The violence in the north continues

November 3

Four people traveling in a truck are killed in an attack in the province of Cabo Delgado in northern Mozambique. According to witnesses, Islamist extremists are behind the attack. The truck driver and three passengers are killed and several others injured in the attack. The deed follows another assault that happened in the same province a few days earlier. Then ten people. Over the past two years, a wave of violence has swept across the area and a total of 300 people are estimated to have been killed and tens of thousands have been forced to flee (see Oct. 5, 2017 and Apr. 25, 2019).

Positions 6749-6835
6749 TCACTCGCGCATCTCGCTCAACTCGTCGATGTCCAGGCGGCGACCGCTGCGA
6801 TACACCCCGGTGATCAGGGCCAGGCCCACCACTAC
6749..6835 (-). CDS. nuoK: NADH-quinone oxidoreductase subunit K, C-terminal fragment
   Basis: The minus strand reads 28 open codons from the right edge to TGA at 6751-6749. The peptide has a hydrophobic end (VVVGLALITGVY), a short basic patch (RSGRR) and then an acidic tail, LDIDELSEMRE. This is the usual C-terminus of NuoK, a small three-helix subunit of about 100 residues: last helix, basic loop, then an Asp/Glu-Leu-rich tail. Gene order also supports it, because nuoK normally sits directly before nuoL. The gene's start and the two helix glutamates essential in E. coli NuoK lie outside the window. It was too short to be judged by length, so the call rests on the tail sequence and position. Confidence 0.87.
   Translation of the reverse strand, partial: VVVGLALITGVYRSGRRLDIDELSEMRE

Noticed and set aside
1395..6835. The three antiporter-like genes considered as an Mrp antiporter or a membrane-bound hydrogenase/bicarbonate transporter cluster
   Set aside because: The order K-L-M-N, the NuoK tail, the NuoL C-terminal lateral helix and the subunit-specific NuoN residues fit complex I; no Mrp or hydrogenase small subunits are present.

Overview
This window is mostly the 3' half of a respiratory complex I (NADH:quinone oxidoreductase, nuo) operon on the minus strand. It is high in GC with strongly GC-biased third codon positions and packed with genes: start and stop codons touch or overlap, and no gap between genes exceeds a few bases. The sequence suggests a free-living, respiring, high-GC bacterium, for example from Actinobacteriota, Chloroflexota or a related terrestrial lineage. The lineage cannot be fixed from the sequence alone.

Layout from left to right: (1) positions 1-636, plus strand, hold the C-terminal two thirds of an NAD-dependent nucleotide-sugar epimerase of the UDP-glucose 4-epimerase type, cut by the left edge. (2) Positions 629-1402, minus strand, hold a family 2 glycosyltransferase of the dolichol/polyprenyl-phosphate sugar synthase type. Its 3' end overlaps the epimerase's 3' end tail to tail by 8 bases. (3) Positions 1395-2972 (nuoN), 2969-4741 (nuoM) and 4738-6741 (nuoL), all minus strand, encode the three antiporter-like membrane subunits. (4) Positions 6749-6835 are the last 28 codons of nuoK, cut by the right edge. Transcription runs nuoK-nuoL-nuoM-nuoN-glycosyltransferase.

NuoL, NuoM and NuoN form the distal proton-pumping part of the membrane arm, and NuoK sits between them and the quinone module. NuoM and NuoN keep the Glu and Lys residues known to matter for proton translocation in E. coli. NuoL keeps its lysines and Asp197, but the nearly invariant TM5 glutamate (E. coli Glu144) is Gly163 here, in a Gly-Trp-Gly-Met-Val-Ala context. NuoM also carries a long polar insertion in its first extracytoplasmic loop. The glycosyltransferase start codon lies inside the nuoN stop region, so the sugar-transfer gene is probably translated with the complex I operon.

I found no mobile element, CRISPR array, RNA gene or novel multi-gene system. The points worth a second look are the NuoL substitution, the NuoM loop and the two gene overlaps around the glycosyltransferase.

The opposition puts its hope in the court

October 30th

The opposition party Renamo submits an official complaint to the electoral authority and requires the Constitutional Court to review the election results. Renamo accuses the incumbent government of “massive electoral fraud” and of breaking the peace agreement through acts of violence and harassment on Election Day. So far, 158 people have been convicted of acting in violation of the electoral law.

Contested election victory for the government

15 October